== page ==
Heart-Too-Fast said, his old eyes drooping as if sleep was coming
over him. “He walks the crevasses and the spires and slowly he
becomes one with the Spirits.”
“He looks to the East for direction,” Ahwe Split-Finger said.
“He looks to the North for peace,” Neshaminock Face-Dyed-Deep
“He looks to the West for his destination,” Seeram Coyote-Tongue
“He looks to the South at us,” Rewsha said.
Rewsha passed a bowl of skyserpent liver around. Last in the
circle, Yichimet took the bowl from Conshomek’s hands and ate his
share, then puffed on the pipe when it came to him.
“Mu’sha’s eye keep us straight,” Rewsha prayed.
Yichimet prepared for the Vision Hunt.
It is a Vision not like others. He is himself, he walks on his
hooves, he knows who he is and where he is and what he is.
In the distance he sees a giant tree, which is his teacher.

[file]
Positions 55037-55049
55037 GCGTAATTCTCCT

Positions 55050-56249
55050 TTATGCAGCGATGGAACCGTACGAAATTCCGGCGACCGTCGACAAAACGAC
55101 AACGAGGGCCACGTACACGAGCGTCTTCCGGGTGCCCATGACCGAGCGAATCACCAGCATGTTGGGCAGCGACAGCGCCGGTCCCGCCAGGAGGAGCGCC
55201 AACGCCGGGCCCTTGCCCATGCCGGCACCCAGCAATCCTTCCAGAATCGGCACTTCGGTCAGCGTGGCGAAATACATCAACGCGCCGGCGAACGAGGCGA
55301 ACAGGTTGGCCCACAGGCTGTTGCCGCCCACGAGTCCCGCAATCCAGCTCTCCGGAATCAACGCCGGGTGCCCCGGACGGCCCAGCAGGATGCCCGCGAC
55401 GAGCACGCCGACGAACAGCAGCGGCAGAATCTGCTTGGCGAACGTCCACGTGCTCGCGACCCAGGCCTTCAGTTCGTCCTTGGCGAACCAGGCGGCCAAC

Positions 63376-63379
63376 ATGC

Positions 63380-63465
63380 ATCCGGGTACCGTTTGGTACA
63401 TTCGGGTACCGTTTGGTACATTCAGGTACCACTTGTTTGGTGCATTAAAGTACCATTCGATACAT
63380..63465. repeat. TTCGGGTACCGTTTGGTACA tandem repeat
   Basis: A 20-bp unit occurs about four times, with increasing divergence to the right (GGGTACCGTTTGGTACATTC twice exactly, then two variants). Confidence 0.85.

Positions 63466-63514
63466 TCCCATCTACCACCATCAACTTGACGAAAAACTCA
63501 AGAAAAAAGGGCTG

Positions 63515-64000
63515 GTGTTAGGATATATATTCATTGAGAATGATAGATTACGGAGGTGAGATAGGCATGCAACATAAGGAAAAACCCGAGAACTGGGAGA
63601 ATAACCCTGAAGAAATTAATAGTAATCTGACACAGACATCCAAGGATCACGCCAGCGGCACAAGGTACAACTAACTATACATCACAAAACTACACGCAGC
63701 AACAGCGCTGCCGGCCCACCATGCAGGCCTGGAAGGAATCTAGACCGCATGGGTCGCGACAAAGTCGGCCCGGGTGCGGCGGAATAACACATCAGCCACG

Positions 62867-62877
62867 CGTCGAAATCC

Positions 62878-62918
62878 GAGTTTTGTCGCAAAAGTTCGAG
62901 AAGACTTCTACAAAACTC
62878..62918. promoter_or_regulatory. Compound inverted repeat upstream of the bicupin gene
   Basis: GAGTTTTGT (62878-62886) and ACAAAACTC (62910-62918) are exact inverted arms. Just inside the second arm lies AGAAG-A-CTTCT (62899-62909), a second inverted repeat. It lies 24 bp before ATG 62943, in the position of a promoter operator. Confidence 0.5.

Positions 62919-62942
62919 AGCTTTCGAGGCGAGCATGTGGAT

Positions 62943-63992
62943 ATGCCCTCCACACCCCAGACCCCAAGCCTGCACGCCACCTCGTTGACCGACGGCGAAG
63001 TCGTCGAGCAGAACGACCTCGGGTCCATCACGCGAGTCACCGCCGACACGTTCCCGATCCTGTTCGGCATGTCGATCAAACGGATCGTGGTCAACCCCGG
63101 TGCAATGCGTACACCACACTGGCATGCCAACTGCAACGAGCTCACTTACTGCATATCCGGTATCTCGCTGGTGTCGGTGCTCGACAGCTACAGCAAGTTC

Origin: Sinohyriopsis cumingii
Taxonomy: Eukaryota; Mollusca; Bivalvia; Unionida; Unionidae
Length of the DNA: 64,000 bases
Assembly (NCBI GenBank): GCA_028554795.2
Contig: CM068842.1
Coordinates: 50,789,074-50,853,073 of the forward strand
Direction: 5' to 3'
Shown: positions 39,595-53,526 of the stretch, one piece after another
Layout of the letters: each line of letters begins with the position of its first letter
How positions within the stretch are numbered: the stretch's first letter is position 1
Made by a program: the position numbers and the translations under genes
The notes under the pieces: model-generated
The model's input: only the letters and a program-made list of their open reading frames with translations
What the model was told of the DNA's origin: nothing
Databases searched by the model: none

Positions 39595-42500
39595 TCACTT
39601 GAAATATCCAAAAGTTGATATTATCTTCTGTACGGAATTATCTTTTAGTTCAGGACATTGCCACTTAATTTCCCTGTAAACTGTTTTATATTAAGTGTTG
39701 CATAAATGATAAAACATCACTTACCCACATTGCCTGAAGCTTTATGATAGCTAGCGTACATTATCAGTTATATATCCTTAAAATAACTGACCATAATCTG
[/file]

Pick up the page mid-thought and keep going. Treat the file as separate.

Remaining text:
His teacher is standing beside him with a stag-skull for a head.
From the branches of his antlers hang feathers, a demon-hand, a
smoothly polished stone, a braided twist of white hair.
His teacher hands him an apple and says “You have always been my
food, my son,” and when their hands touch a storm is frozen in
Together they say the words “You know what I must do” and Hidua
pulls a moon from Yichimet’s chest while Yichimet puts his
fingers in the eyeholes of the skull and tears it from the body.
“You will hold her safe while I find these things,” Yichimet
Hidua’s pool-deep eyes close slowly, open slowly. “Snowfeather is
here,” he says, and swallows the moon past his flat-toothed
“The truth is I will not find them,” Yichimet says as he pulls
the strings from the antlers. “The truth is she is only mine.”
“The bullfrog sings from the valley, the owl from the tree. You
will never be alone again.”
Yichimet has a stag-skull for a head, and ringing wood-chimes in
his hands. A giant tree is on the horizon, and it is his teacher,
and through its branches shines the moon, and it is his lover.
Yichimet woke suddenly in the night, the fire burned low, the